On Sunday, ESPN’s 10-part Michael Jordan documentary “The Last Dance” concluded with fans across the globe reflecting on Jordan and the Chicago Bulls’ legacy. The Game Haus’ NBA staff weighed in on our favorite moments from the series and what they tell us about the man many call “the GOAT.”
Michael Jordan is the ultimate competitor in the history of professional basketball, possibly in the history of sports. Nowhere in “The Last Dance” is this more evident than at the end of Episode 7 when Jordan breaks down talking about his desire to win.
All the winning and all the stories of his insane work ethic were already proof of his competitiveness, but for him to break down because he cares so much about giving it his all on the court and pushing his teammates over 20 years after the fact puts it all into perspective.
No matter what side of the “GOAT” debate you fall on after seeing this documentary, there is no question that nobody cared, cares or will ever care about the sport of basketball as much as Michael Jordan. That’s what makes him so special.
Episode 7 of “The Last Dance” showed how important the relationship was between Michael
Jordan and his father, James Jordan. Early in the series, Jordan spoke about how he used sports
to gain his father’s attention. Jordan later revealed that his legendary drive had come from his
Jordan’s mother, Deloris Jordan, said James was not just a father but a friend of
Michael’s and reporters shared stories about how inseparable the two were. Following his father’s
murder, Jordan, who had retired from basketball, said he was happy his dad got to see him play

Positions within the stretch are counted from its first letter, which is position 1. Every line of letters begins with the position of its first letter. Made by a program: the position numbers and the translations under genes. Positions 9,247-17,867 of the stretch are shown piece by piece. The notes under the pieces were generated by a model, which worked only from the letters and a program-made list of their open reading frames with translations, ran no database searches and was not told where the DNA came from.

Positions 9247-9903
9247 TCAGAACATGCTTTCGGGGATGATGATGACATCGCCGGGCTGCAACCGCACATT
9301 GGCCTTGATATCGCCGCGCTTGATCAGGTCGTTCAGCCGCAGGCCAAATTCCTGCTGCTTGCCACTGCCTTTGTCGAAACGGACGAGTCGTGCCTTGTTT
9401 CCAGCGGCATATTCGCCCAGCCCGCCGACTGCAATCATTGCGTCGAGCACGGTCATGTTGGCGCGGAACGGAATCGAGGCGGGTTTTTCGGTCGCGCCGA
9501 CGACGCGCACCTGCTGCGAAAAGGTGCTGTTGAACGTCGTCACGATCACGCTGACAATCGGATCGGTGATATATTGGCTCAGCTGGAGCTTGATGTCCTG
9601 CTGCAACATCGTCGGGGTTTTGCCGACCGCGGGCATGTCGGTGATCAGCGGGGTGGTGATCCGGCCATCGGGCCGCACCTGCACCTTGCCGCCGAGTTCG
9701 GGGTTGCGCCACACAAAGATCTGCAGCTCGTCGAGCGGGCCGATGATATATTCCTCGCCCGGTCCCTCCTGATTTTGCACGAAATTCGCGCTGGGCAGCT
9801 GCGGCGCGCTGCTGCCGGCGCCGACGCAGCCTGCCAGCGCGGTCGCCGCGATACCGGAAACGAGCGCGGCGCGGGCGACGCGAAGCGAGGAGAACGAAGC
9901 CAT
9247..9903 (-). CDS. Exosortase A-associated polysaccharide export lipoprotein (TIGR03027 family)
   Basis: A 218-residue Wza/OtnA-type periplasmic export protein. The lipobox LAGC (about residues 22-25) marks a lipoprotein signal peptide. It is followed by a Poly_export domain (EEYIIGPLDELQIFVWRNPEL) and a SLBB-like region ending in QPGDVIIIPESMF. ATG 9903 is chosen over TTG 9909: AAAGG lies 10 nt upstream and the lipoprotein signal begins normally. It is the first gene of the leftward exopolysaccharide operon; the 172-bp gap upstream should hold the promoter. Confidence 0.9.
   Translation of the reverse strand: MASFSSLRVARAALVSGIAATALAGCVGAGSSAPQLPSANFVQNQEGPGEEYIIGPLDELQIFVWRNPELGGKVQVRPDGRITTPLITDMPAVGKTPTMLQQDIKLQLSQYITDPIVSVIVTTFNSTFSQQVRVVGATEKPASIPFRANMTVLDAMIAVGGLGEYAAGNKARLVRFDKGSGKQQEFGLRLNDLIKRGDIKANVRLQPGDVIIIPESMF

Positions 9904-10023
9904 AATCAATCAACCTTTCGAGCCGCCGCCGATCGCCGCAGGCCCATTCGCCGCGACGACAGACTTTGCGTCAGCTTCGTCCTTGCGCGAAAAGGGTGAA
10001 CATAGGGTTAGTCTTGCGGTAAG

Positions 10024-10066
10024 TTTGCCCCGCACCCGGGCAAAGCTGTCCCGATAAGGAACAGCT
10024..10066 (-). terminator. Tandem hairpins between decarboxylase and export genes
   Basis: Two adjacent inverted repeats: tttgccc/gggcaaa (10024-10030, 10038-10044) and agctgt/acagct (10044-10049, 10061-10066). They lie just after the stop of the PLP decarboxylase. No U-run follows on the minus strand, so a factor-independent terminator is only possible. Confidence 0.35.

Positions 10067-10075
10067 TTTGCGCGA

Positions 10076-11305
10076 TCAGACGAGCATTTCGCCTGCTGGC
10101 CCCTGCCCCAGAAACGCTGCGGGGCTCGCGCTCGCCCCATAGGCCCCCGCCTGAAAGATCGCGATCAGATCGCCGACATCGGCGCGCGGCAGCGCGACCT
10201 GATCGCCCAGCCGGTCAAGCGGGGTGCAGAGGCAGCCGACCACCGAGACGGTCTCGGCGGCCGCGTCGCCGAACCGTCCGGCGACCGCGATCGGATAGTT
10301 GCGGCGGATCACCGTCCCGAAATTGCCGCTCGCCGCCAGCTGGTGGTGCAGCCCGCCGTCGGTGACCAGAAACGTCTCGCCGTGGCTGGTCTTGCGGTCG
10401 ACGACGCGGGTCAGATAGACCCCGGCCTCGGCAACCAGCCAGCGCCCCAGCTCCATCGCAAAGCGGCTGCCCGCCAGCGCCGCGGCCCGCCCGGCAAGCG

his final game.
In Episode 8, the series brought to life a photo that can now be understood in its entirety; Jordan
wasn’t happy to win a championship for his father, he was devastated that he couldn’t be there to
see him do it.
The image of Jordan collapsed on the ground, uncontrollably sobbing after capturing his fourth championship on Father’s Day shows how important his father was to him.
His post-game interview said it all, when Jordan, fighting back tears, told Ahmad Rashad “I can’t even put it into words, on Father’s Day what it means to me. I know he’s watching…this is for daddy.”
The 1998 Finals was a rematch of the year prior between Chicago and Utah, with Jordan and company trying to cap off their second three-peat, and sixth title in eight years. The season was largely speculated to be their last run together because of ownership disputes (hence “The Last Dance”). The way Game 6 unraveled, specifically, Jordan’s game-winning shot, is such a storybook ending that it’s hard not to get chills from it.
“The Last Dance” sets the scene for the final shot perfectly: Jordan has played heavy minutes while Scottie Pippen deals with a back injury, and only Toni Kukoc scored in double-figures for Chicago. The Jazz, whose duo of John Stockton and Karl Malone is at the end of their championship window, refuse to go away.
The score is 86-85 with 30 seconds remaining and Utah ahead. Stockton passes to Malone in the post, and Jordan steals it from him from behind and takes the ball up-court. Bob Costas makes the call perfectly: “17 seconds from Game 7 or championship number six.”
At the top of the key, Jordan crosses up Bryon Russell and drills a jumper to put the Bulls on top with five seconds left- arguably the greatest shot in NBA history.
The way Jordan’s awe-inspiring last shot as a Bull was retold in “The Last Dance” was the perfect culmination to the documentary series where we saw Jordan’s highs and lows, both on and off the court. Jordan and the Bulls’ run couldn’t have ended in a more storybook fashion.
‘From our Haus to yours’